It was more than a dark and stormy night
When Edward Bulwer-Lytton first penned his now infamous line " It was a dark and stormy night" he had no idea that it would become something to avoid like the plague. Although Lytton does go on to describe Georgian era London, lazy writers do not take the time to develop their descriptions.The solution here is to think of what you are writing about and what that would involve. In the case of a stormy night you may have wind, rain, thunder and lightning. The next step is skipping the lights and camera and going straight to the action, What actions are being done? Is the rain coming down in torrents or is it more like a soft sprinkle? Is the wind a gentle breeze or a violent gust? Ask yourself the same questions about your scene and write down the answer.
Did curiosity kill your cat?
The Oxford dictionary describes a cliche as a hackneyed phrase or idea. While that is true, it seems too black and white. My definition would be more like this; if you can repeat a line from memory then it is a cliche so don't use it. Sure curiosity may have killed a few cats but it doesn't have to kill yours, use an original phrase to describe impending doom.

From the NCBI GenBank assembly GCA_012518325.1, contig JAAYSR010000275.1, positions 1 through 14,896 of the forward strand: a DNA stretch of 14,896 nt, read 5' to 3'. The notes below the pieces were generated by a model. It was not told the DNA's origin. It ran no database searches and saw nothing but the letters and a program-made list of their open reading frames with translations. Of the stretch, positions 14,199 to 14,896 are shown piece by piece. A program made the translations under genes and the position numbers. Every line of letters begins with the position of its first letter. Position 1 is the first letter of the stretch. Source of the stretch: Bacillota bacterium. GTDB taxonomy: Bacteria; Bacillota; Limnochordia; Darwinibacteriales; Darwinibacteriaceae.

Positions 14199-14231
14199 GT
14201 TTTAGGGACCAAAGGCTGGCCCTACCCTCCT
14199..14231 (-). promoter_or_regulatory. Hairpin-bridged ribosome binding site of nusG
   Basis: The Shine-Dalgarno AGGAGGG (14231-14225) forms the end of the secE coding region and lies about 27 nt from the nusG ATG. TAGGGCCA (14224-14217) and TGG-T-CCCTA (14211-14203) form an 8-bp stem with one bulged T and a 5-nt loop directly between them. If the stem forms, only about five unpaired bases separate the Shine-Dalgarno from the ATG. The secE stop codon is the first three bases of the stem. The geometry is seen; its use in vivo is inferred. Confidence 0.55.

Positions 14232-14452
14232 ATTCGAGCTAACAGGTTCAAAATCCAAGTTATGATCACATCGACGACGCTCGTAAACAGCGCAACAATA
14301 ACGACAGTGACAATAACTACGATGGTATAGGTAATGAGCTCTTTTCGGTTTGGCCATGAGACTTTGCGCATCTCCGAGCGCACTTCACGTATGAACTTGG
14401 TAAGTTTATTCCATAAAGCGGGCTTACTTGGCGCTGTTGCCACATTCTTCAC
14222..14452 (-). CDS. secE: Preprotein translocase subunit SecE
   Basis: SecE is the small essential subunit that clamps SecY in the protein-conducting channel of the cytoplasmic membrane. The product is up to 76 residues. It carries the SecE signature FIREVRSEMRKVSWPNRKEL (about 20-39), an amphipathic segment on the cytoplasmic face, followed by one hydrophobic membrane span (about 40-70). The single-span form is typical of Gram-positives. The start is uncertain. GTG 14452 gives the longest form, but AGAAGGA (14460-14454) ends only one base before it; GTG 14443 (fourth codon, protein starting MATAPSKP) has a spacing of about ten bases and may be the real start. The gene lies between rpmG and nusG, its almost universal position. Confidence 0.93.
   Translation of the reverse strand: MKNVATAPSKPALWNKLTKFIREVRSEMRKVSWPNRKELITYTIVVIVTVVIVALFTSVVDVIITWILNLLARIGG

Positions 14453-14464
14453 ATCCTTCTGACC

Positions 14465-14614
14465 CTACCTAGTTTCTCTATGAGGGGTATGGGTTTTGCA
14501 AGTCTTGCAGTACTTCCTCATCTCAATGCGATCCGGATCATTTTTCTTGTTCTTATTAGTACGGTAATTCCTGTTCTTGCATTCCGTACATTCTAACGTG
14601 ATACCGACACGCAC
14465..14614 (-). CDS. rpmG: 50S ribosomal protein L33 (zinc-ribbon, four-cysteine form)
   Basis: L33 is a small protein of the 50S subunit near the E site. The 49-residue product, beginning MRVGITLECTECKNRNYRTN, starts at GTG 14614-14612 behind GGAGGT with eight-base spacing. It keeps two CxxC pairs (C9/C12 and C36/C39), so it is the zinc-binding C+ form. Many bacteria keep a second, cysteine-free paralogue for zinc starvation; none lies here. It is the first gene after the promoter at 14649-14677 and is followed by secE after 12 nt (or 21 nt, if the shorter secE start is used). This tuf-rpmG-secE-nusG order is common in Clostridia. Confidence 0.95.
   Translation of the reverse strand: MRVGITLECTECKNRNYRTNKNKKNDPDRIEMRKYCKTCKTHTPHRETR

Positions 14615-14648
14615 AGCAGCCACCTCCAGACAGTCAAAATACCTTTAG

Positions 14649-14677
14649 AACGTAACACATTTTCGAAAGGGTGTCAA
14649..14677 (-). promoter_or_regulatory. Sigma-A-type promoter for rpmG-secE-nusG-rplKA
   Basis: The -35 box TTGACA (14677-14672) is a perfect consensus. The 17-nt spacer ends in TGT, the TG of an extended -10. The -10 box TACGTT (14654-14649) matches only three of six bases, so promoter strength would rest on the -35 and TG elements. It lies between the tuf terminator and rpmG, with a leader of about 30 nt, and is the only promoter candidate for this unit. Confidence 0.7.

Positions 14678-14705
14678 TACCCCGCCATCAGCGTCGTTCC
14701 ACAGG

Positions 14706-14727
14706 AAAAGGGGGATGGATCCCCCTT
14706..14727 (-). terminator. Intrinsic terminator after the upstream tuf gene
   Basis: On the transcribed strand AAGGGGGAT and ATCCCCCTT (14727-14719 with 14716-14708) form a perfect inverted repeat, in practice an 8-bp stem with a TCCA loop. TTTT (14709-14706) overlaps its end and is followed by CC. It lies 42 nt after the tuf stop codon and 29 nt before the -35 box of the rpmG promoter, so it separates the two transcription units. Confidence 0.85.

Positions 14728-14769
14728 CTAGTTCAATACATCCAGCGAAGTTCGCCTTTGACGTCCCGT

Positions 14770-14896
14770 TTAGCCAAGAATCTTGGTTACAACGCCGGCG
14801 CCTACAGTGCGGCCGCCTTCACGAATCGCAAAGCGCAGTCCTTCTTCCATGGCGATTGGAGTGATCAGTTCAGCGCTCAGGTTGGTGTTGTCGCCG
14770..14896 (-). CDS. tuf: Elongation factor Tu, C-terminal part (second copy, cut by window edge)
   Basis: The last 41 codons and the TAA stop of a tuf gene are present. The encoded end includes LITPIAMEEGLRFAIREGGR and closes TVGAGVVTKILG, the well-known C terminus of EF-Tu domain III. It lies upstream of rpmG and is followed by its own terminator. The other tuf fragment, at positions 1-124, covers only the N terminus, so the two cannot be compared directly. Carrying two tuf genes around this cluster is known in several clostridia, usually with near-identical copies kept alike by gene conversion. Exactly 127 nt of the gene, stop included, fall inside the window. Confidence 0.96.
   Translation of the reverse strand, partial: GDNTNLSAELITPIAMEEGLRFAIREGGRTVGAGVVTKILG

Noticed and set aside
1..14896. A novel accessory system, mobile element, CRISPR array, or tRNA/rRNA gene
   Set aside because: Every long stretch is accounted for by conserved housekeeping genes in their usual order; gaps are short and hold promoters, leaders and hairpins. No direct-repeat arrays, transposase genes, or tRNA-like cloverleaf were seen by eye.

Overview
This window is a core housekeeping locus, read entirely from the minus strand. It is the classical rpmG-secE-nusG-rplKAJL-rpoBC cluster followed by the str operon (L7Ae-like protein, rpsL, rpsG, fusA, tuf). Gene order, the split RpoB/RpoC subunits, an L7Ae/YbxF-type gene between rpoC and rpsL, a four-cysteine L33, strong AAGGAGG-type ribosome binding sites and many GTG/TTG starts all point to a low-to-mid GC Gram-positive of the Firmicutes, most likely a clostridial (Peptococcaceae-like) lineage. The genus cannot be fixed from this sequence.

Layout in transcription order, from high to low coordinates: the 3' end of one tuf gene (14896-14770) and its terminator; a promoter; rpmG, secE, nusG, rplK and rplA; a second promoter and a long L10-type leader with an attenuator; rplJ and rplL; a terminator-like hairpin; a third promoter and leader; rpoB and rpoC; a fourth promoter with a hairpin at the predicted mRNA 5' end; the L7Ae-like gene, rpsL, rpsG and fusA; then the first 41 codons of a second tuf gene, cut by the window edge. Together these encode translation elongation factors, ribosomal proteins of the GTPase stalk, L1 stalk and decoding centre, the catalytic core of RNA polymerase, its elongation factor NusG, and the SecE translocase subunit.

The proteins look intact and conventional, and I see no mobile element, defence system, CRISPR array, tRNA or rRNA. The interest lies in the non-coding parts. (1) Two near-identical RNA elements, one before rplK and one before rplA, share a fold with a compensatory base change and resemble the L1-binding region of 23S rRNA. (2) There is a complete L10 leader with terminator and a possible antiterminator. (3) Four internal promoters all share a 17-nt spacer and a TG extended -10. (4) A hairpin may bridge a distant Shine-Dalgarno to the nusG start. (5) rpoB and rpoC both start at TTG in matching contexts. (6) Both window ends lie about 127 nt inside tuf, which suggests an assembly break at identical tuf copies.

If I had a dollar for every time I heard that
Everywhere you turn you can't move without stepping in a cliche, but just how many times can you throw the baby out with the bathwater. All may be fun in love and war, and money may be the root of all evil but what we want as readers is fresh original content. Instead of using a worn out phrase like; " A fool and his money are soon parted" use action verbs to show how this fool has lost his money. Remember the old rule; show don't tell..
If you love them set them free
As much as we love those old worn out phrases ( A dark and stormy night is 182 years old) we must kick them to the curb, try and try again, never lose hope, go for the gold... you see what I'm doing here. It is very hard work avoiding cliches, so many are ingrained in our everyday lives, but the more we can cut the richer and more rewarding our writing will be.